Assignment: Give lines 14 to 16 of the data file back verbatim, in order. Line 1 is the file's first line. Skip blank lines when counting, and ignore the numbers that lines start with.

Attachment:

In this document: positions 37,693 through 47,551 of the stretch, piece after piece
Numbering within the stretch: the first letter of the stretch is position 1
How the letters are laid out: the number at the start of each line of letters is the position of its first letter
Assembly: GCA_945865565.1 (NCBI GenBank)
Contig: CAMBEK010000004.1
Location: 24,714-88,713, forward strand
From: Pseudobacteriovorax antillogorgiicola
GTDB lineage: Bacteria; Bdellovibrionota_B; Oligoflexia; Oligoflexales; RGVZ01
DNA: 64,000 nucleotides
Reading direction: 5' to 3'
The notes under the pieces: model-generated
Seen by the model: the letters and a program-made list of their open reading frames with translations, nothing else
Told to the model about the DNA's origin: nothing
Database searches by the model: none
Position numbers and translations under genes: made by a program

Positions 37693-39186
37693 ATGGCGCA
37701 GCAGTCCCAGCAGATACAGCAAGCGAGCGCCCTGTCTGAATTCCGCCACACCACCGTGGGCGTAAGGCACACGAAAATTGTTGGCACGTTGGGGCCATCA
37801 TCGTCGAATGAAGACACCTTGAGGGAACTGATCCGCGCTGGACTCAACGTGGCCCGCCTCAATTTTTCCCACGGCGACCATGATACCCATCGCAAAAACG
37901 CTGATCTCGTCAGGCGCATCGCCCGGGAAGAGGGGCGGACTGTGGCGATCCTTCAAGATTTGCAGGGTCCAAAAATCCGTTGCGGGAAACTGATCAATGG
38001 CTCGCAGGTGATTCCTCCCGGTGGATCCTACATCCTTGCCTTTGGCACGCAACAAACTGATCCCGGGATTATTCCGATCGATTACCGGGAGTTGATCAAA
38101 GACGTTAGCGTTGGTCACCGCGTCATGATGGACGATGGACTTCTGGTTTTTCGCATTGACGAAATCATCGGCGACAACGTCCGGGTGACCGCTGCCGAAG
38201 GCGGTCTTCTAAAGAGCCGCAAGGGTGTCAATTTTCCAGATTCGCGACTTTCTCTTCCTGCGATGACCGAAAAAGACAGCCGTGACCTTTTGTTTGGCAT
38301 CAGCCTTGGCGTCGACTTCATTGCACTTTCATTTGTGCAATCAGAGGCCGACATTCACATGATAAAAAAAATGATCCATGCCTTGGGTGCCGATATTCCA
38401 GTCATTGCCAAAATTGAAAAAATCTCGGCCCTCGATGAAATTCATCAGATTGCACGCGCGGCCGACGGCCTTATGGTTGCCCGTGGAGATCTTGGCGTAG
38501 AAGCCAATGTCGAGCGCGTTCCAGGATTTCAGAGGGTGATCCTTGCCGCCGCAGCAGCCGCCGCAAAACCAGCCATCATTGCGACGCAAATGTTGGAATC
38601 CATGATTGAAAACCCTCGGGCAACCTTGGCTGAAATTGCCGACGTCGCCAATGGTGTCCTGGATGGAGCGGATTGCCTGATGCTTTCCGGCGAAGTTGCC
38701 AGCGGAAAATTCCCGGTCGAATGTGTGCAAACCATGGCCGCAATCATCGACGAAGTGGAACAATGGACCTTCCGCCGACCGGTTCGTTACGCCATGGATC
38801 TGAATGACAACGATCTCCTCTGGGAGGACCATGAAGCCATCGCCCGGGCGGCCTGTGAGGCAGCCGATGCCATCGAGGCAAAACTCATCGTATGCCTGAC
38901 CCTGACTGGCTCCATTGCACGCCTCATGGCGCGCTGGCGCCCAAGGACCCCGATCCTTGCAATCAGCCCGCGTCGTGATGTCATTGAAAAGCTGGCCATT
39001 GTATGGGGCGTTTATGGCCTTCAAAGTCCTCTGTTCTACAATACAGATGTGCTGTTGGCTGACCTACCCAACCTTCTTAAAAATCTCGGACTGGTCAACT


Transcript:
Database searches by the model: none
Position numbers and translations under genes: made by a program

Positions 37693-39186